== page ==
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From dKosopedia



Biofuels, such as Biomass, Ethanol and Biodiesel, are combustible fuels produced from current plant matter. As such, they are a Renewable energy source. In contrast, fossil fuels are the result of the chemical compression and transformation of ancient plant matter. Energy and tax policy towards Ethanol is an issue which receives close attention every four years from Presidential candidates because it is an important issue in the early caucus state of Iowa.

Biofuels like ethanol and biodiesel are particularly important in the renewable energy discussion becaues unlike many other alternatives to fossil fuels (wind, geothermal, solar, nuclear, hydroelectric, etc.), they are readily useable as a substitute for petroleum based fuels like gasoline and diesel whose world supply is most limited. Most other alternative energy sources can produce only electricity, which limitations in battery technology make difficult to convert into transportation uses.

Particular Biofuels

Biomass refers to any organic matter that is generally burned to produce energy. An example is the use of sugar cane waste incineration in Cuba to fuel the sugar cane industry. Biomass is generally fairly high in pollution, though it is fully renewable.

Ethanol (sugar alcohol) is most frequently made from corn, and is the most familiar example of a biofuel. It is fully renewable and pollutes far less than its counterpart, gasoline, but contains less energy.

Biodiesel is quickly gaining in popularity as a vegetable oil-based alternative to petroleum diesel. It is fully renewable, pollutes far less than petroleum diesel, and is the only alternative fuel that can be used readily without engine or conveyance infrastructure modification.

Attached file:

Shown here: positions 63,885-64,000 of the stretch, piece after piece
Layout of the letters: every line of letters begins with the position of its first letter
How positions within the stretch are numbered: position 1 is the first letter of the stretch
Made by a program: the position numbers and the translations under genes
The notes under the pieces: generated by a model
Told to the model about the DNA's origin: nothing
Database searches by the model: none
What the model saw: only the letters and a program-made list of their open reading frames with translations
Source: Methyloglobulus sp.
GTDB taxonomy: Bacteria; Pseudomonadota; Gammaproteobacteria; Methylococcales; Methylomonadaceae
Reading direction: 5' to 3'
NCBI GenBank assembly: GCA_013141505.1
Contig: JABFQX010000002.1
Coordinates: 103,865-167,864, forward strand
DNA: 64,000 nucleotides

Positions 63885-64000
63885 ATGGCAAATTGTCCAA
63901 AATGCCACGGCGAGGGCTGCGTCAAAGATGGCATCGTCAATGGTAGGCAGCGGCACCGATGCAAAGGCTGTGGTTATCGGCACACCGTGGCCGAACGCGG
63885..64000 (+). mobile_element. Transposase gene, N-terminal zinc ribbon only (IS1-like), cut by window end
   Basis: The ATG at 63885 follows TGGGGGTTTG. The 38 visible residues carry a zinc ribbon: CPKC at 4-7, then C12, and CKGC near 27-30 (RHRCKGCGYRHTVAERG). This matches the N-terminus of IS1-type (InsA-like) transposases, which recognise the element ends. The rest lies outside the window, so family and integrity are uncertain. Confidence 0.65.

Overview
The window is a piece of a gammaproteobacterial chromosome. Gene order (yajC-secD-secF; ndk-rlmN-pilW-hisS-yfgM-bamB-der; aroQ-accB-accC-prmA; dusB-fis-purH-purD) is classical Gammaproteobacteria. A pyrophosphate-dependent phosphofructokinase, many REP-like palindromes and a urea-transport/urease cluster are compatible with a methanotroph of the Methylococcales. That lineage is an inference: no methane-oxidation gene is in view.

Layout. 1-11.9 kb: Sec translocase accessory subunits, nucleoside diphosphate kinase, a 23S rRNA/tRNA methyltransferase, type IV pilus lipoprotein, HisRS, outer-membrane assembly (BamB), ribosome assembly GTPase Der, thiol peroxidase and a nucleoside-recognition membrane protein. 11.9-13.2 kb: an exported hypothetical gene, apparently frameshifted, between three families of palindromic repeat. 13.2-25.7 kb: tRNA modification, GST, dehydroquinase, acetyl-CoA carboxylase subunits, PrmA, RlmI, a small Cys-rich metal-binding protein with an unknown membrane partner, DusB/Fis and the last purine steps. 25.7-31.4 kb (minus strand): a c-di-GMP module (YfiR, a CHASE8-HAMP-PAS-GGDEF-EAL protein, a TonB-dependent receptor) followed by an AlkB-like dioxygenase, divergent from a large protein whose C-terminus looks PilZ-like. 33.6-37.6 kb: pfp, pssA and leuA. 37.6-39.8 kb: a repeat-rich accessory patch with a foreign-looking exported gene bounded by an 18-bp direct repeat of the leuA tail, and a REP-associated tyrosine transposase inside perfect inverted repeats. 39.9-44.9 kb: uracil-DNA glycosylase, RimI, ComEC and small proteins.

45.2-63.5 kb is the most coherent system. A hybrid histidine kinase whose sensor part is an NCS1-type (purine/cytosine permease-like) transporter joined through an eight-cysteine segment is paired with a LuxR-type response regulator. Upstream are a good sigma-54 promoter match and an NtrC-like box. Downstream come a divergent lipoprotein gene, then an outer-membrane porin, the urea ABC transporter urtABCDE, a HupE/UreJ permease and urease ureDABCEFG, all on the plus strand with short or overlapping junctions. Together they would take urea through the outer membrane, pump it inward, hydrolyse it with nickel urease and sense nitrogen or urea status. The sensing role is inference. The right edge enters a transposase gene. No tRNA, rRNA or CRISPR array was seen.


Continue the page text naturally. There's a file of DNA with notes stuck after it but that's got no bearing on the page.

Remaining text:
Vegetable based oils are being developed to replace petroleum in lubricant roles as well as in fuel roles. Some proposed lubricants use recycled restaurant waste grease for this purpose.

Emission Comparisons

Per Mile for a Passenger Car

Fuel GH Gases Pmatter NOx VOCs CO CO2*
Gasoline +35 -70 -55 +170 +415 +29
CNG +20 -80 -45 -30 +190 +19
LPG +20 -80 -60 0 +210 +15
E-85 0 -75 -55 +130 +210 -1
Diesel 0 0 0 0 0 0
B20 -15 -20 0 -10 -15 -16
Hybrid (D/E) -30 -20 -20 -20 -20 -41
Electric -45 -80 -95 -100 -100 -60
B100 -70 -55 +5 -55 -45 -78
 *Lifecycle CO2 Emissions

Courtesy of Blue Sun Diesel

External Links



Retrieved from "http://localhost../../../b/i/o/Biofuels.html"

This page was last modified 03:34, 2 June 2006 by Arthur Smith. Based on work by Andrew Oh-Willeke and dKosopedia user(s) PatriotismOverProfits, Thewatt, Jam and Kumarp. Content is available under the terms of the GNU Free Documentation License.

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